Located at the foothills of the Bhutan-Himalaya Assam. Manas National Park is a unique biodiversity landscape which is said to be one among stunning & pristine wildlife habitats of the world. Agame reserve since 1928, Manas is one of the first reserves included in the network of tiger reserves under Project Tiger in 1974. Declared as a UNESCO World Heritage Site in 1985 and a Biosphere Reserve in 1989, it was finally enlisted as a National Park in 1990. The Manas river, from which it derived its name, flows through the heart of the national park. Manas is home to over 20 endangered species including the Royal Bengal Tiger.
Manas is also an important Bird Area. Total area of the park is about 500 square kilometres. Evolutionary,Manas is the entry point of tigers into India: and combined with Buxa West Bengal Nameri, Pakke and Namdapha tiger reserves and the contiguous protracted areas in Bhutan and Myanmar, forms the largest tiger conservation land scape for Royal Bengal Tigers in the world Part of the most important biodiversity hotspots of the world. Manas is also part of the Chirang-Ripu Elephant Reserve under the Project Elephant umbrella since 2003.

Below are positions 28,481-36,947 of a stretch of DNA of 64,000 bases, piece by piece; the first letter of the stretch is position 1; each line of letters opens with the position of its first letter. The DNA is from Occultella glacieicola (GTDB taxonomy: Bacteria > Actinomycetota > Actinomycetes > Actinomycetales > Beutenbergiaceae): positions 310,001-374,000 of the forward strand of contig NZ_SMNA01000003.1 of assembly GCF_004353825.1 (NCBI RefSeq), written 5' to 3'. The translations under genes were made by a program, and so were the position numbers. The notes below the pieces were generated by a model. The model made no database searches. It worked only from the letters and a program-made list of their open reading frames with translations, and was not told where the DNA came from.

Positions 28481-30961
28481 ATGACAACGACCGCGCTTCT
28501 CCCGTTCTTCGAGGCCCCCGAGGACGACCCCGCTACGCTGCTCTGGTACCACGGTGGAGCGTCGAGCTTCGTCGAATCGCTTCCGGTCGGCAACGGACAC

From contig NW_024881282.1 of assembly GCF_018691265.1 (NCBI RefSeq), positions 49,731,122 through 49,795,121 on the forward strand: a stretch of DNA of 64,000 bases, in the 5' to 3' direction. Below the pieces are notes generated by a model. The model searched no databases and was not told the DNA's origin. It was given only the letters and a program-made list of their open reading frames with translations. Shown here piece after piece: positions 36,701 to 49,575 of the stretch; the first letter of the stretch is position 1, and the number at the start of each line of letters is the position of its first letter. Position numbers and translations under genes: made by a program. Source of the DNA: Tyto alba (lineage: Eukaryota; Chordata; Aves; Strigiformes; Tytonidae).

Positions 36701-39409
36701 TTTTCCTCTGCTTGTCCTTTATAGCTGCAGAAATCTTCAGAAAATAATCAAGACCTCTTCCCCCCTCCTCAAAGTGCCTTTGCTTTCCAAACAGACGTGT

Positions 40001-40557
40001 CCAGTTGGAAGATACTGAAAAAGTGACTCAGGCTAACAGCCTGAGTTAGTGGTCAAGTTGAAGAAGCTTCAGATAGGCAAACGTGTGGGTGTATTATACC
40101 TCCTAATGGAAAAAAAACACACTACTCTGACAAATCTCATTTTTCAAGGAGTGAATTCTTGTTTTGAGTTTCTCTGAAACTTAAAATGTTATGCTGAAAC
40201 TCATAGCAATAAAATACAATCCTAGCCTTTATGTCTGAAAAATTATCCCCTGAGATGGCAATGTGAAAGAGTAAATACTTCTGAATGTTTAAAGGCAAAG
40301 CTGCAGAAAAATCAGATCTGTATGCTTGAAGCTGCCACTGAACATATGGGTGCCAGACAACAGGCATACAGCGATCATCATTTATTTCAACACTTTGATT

Manas National Park is densely forested and known for its rare and endangered endemic wildlife like the Assam roofed turtle.Hispid Hare, Golden Langur and Wild Water Buffalo. The last population of Pygmy Hog survives in the wilds of Manas and nowhere else in the world. Manas is the only landscape in the world where pristine Terai grasslands are seen merging with the Bhabar grasslands interspersed with diverse habitats ascending to semi-evergreen forests and then to Bhutan Himalayas.